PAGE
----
4 Ways 'Arrow' Won Back Its Fandom in Season 5
New characters and a satisfying mystery have put the Emerald Archer back on top.
Reading through discussions on the Reddit community for The CW series Arrow is a different experience than it was a year ago. In the spring of 2016, the live-action Green Arrow show was put on blast by once die-hard for its confusing plotlines, weird pacing, and characters who behaved like puppets enacting bad fan fiction. Fans’ abysmal attitudes were epitomized when the subreddit morphed into a forum for Marvel’s Daredevil. Now, halfway through the show’s fifth season, its fans are once again elated; the latest twist regarding the evil Prometheus was as well-received as other new elements introduced this year — it’s working again.
Though Arrow isn’t exactly Emmy-worthy, it has become one of the most exciting hours of superhero TV. Whereas Seasons 1 and 2 currently boast 86% and 92% on Rotten Tomatoes, Season 4 dipped all the way down to 45%. Season 5, so far, has earned 73%. Here are four reasons how and why Arrow got its groove back.
4. Back to the Streets
In Season 4, Arrow introduced Damien Darhk, played by Neal McDonough, who chewed up every second of screentime he got. McDonough was great, but it was Darhk himself — a logical escalation of Season 3’s Ra’s al Ghul with Darth Vader-esque superpowers — that scrubbed Arrow of its unique, original identity as a gritty superhero drama.
So Arrow got weird, confusing, and unfortunately, pretty boring. The show’s producers noticed how fans responded and overhauled the show in Season 5 with the introduction of a magic-less Prometheus.
“[He’s] not going to have magic, no powers,” producer Wendy Mericle told IGN last summer. “The show was always meant to be a gritty crime drama at its heart.” Season 5, which has been engineered as a sort of closing chapter that began in Season 1, inspired the Arrow writer’s room to return to what made the show special in the first place. “[W]e did want to go back to our roots and figure out what is specific to this show. What is our universe? Go back to, ‘What is Arrow?’”
3. Adrian Chase and Prometheus
The DC TV shows are obsessed with withheld identities of its villains — it’s been the playbook for practically every season of The Flash. But Arrow went after the tried-and-true strategy for the first time this year, and it’s worked out in spades. Mysteries like these can propel a show forward with a central question that fans want answers to but accept that it must be earned with time, patience, and complete attention. Arrow has captivated its audience all season long, paying off in the recent episode “Fighting Fire with Fire” by pulling a fast one that surely no one saw coming.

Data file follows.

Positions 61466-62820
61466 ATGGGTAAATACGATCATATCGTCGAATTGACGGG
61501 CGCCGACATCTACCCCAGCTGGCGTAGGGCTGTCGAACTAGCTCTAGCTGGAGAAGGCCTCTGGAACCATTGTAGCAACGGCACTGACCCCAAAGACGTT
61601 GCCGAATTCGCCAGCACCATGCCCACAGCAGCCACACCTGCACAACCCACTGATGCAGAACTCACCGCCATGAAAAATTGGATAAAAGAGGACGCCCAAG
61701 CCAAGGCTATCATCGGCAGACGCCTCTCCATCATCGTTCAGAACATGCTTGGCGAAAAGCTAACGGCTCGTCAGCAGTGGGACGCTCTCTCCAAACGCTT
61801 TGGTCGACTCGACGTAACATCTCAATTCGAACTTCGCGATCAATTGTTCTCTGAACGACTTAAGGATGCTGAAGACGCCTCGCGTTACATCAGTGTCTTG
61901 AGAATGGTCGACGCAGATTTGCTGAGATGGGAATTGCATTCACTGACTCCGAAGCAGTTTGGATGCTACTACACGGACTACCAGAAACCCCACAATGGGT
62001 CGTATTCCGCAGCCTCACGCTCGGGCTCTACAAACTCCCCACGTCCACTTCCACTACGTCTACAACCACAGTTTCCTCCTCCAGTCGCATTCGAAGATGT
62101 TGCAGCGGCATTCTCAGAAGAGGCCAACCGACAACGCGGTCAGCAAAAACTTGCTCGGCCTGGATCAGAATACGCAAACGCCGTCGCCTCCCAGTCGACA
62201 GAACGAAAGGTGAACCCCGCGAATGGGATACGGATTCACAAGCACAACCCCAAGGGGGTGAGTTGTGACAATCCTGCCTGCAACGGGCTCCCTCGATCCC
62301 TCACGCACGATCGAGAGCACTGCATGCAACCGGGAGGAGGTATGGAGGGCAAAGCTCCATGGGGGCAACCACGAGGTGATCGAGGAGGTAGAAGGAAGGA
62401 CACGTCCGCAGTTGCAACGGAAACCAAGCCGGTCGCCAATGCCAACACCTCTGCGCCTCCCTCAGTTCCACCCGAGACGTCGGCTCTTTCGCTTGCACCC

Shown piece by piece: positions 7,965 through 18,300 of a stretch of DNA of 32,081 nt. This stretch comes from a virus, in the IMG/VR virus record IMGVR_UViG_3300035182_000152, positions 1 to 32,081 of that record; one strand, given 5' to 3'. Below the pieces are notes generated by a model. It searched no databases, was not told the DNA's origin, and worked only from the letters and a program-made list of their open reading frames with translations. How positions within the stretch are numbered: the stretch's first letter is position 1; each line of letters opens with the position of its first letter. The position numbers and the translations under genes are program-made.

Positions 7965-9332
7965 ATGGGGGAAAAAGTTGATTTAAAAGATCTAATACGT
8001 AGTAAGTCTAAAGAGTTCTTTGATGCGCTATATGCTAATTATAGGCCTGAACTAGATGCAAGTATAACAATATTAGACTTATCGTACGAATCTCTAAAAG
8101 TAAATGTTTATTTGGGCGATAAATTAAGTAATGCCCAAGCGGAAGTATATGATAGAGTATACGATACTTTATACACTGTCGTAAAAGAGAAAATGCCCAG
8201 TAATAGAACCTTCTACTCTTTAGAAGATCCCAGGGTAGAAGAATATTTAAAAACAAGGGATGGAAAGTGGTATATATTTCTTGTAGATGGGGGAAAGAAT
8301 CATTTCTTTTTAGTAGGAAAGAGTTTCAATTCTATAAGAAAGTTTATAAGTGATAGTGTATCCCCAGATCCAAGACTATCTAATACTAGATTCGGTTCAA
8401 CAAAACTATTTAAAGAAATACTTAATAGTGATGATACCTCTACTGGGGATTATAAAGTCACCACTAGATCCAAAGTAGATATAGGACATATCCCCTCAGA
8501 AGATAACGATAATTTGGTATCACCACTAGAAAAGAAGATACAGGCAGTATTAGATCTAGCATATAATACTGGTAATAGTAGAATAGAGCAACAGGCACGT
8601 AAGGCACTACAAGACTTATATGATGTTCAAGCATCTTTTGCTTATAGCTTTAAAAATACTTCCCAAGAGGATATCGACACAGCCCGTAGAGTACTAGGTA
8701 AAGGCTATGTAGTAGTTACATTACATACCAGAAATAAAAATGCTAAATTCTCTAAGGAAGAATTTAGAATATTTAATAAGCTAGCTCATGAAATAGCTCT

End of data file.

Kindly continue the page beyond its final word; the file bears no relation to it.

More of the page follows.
In the comics, Adrian Chase is Vigilante, who has also been a major player in Arrow this season. But by unveiling Adrian as Prometheus, there are now more questions than answers that fans will undoubtedly remain tuned in for.
2. Wild Dog, Dinah Drake, and the rest of Team Arrow
The unceremonious dissolving of the key players that make up the (not officially named) “Arrow Family” threatened Arrow to drift away from its unique comic book identity. Without Arsenal/Red Arrow and Black Canary, Arrow became a show where it looked like Oliver Queen used an archery bow by accident. (It had Thea Queen as Speedy, sure, but she too was caught up in the show’s pitfalls and was a minor background player for a while.)
Introducing a whole class of new kids for Oliver to take under his wing — and at the same time, grow as a character — was arguably the best thing Arrow has done in recent years. No more are the Team Arrow dynamics restricted solely to Oliver and Diggle responding to Felicity’s quirks (who, it must be said, has shed whatever rough edges she had last season). With new characters like Curtis Holt as Mr. Terrific, Dinah Drake as the new Black Canary, and Rene Ramirez as Wild Dog — the best of the bunch — there’s more life inside the Arrow Cave than there has ever been.
1. Effortless pacing.
The aforementioned elements of Arrow all sum up into the final reason why the show is undeniably on fire at the moment: It knows its own pace.
By introducing new characters and allowing audiences to get to know them, all while teasing a compelling mystery within an old world that feels new again, Arrow has found the winning formula to be the great, tough-as-grit superhero show it always seemed destined to be. Arrow isn’t perfect — no TV show can be — but with a robust cast of characters caught up in an intriguing plot has ensured Arrow just may close out its five years with a bullseye.
Arrow airs Wednesdays on The CW.